9. Some days you’re 2001 Britney and other days you’re 2007 Britney. It’s just a fact of life. It’s important that you have friends that love you where you are and let you have your 2007 Britney days and don’t get uncomfortable and insecure when you have your 2001 Britney days.
10. Love yourself. I have had the greatest year of personal breakthrough that I have ever had, and the key was learning to love myself where I was. I spent years thinking that I would love myself if I lost however-many pounds or if I had a new car or a more praise-worthy job or if I looked like Beyonce. Then I realized, true love isn’t based on conditions. Accept yourself! Fall in love with yourself! Post selfies! Because the truth is, the one person you will never be able to escape from is yourself.
11. Debating on Facebook makes you look ridiculous. I’m amazed almost on a daily basis at the lengths people will go to avoid being wrong. With hot topics like President Obama’s re-inauguration, healthcare, and gluten, the Facebook debates have been in full force. If you are a Facebook debater, please stop. You are making the rest of us uncomfortable.
12. It’s OK to like what you like and to not like what you don’t like. Seems simple enough, right? I think part of being in your early 20s is all about figuring out who you are and what you like. A lot of times you take on other people’s hobbies and interests as a way to fit in because when you’re 21, fitting in is important. The problem is, years down the road, you’re 27 and wondering why you have scrap-booking kits and Cardinals football memorabilia when you don’t even know how to watch football and the only photo album you use is on Facebook! This year was the first time I really came to terms with what I like and don’t like. Sure, it may be every guy’s dream to find a girl that likes to look pretty, drink beer, play video games and watch football, but I’m not that girl. I like two of those four things and whoever ends up with me will just have to deal.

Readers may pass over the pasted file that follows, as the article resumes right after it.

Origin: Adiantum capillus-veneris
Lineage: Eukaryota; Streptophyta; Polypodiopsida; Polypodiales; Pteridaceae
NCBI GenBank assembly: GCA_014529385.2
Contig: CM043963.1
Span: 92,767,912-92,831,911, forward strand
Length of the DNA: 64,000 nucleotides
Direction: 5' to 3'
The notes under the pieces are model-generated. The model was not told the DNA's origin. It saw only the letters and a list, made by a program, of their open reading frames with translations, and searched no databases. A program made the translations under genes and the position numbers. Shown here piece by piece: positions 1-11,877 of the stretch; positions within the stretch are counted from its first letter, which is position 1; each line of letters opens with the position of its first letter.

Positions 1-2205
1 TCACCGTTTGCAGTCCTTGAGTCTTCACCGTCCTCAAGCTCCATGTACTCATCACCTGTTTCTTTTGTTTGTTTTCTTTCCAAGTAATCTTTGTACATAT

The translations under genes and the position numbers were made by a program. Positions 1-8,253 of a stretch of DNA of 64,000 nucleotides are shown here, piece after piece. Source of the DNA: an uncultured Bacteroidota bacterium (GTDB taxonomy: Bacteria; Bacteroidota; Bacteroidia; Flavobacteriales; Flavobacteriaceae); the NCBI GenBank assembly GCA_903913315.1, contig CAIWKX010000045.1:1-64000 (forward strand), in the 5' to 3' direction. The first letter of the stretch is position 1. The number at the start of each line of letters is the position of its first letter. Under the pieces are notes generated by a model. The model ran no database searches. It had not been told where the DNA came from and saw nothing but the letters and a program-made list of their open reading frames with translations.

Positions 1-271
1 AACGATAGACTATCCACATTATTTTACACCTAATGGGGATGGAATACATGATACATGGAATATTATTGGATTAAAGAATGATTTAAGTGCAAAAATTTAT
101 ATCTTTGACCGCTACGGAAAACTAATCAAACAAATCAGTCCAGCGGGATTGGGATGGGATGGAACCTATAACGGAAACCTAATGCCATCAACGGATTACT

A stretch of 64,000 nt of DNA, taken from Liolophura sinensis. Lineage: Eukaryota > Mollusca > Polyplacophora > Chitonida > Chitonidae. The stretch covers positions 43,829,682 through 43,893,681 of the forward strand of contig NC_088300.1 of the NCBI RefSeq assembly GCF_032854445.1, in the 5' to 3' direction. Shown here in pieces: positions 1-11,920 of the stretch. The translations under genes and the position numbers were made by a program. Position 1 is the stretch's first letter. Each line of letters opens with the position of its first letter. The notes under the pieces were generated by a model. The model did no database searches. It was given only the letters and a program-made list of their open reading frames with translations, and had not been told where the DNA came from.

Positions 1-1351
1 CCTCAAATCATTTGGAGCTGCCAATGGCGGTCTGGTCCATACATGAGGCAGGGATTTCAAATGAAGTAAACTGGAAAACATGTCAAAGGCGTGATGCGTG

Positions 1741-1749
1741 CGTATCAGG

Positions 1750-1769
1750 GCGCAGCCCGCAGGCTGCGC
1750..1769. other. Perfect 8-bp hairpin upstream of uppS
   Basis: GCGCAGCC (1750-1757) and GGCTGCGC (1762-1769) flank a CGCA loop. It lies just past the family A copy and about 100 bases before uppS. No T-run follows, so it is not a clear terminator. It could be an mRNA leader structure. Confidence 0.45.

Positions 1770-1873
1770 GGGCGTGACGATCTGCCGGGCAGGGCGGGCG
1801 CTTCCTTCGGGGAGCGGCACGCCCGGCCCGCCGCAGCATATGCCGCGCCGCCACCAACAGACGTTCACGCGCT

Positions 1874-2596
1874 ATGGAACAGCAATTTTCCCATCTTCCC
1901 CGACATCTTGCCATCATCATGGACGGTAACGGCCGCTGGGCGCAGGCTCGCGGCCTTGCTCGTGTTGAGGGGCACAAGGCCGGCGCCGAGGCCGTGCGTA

13. God cares more about the process than the outcome. A lot of the times, we can get stuck on the fact that we aren’t where we want to be and end up throwing ourselves a pity party and crying out in between bites of left over lasagna and stale Chips Ahoy cookies, “Whyyyyy God, Why??” I’ve learned that instead of asking God “why,” it’s better to ask God “What?” What is God doing that I am missing because I’m too focused on the outcome and not the now? I’m not where I want to be in a lot of areas in my life, but God, in his kindness, is taking his time with me so that the outcome doesn’t destroy me. Embrace the process. God knows what he’s doing.
2013, you were one of a kind. For the first time, I felt what it was like to really be alive and in love with life. I will treasure your memories for a lifetime.
Sharing is my love language! Like this post? Share it on Facebook, twitter, google+, or whatever else you’d like!